Soon thereafter, the International Workingmen’s Association, an early labor movement that had representatives from many nations, issued a call to ‘observe May 1 as a day of remembrance of the martyrs of May Day, and in solidarity with workers in struggles throughout the world!’ The American Federation of Labor and the Knights of Labor, the union organizations in our nation, also adopted this call.
On June, 26, 1893, Illinois Governor Peter Altgeld issued a full pardon for all the May Day defendents. He stated that ‘The defendents, leaders of labor, were not guilty of any crime!’ They were he said, ‘completely innocent, victims of a packed jury, public hysteria and a biased judge!’
From that time until the present, working people throughout the world have celebrated May 1st as the Holiday for Workers. In our own nation, labor history, like that of African Americans, women, Hispanics, gays and others marginalized by our society, is being rediscovered. Try as they might, the wealthy and those controlling the media cannot erase history!
In closing, it brings to mind an interview with the great American folk singer, Pete Seeger, shortly after he had finally broken the blacklist put on him during the McCarthy period and had appeared on the Smothers Brothers Show. The interviewer asked Pete, ‘Isn’t folk music dead now Pete? Haven’t people just moved on from that kind of old fashioned music?’ When Pete stopped laughing, he exclaimed, ‘Folk music dead? Hardly, no, never! Folk music is just what it says it is, music of the folks, people’s music. Sometimes, like the people who make it, it is driven underground, covered up, forgotten for a time. But, like the people, it comes back! When the people stand up and speak out for justice, folks will make folk music! Like the people, folk music will never die!’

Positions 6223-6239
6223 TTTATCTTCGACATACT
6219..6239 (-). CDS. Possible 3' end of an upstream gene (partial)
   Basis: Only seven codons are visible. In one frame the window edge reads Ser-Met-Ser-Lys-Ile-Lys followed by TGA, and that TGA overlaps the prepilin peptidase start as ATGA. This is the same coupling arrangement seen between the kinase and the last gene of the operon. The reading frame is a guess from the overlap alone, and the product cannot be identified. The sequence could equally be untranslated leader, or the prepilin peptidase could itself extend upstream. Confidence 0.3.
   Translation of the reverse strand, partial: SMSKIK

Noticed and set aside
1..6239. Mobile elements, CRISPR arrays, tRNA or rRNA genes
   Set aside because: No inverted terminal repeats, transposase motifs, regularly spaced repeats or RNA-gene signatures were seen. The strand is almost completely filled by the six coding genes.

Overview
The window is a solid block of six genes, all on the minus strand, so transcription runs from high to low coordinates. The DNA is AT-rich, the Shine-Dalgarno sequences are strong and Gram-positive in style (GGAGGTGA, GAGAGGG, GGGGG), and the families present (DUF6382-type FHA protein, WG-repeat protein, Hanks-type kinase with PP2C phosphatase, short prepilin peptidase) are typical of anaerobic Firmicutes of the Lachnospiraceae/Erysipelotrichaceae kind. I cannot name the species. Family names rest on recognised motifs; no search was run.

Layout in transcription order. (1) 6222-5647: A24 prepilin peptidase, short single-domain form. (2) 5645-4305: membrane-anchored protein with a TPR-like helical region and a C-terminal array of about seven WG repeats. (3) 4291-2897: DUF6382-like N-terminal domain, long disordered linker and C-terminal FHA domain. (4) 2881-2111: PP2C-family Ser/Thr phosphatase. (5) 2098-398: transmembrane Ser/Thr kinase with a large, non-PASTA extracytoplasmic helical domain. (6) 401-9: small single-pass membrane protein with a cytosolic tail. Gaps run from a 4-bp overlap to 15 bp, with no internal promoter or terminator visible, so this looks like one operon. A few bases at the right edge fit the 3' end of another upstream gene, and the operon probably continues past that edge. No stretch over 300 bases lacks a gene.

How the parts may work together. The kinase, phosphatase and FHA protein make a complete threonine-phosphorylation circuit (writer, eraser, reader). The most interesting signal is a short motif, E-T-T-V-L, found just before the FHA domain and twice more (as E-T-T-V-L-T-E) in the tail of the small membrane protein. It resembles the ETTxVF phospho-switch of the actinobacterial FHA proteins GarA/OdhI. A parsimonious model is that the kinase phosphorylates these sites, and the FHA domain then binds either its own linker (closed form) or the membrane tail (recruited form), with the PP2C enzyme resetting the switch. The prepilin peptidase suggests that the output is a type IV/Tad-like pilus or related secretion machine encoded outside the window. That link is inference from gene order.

Like the history our people have made. We will always look back, then forward again, discovering the truth!
with love—- Bruce Bostick (proud Steelworker)
“Ten thousand times the labor movement has stumbled and fallen, bruised itself, then risen again, been seized by the throat and choked into insensibility, enjoined by the courts, assaulted by thugs, charged by the militia, shot down by regulars, frowned upon by public opinion, deceived by politicians, threatened by priests, repudiated renegades, preyed upon by grafters, infested with spies, deserted by cowards, betrayed by traitors, bled by leeches and sold out by leaders. But, notwithstanding all these, it is today the most vital and potential power this planet has ever known!”
— Eugene V. Debs, 1912 (Leader of the Railway Union, Socialist Party leader—candidate for President, received over 1 million votes while imprisoned, for the crime of opposing the World War I, as a “capitalist war against the workers of all nations.”)
This article was originally published on May 2, 2009.
Photo: John Bachtell/PW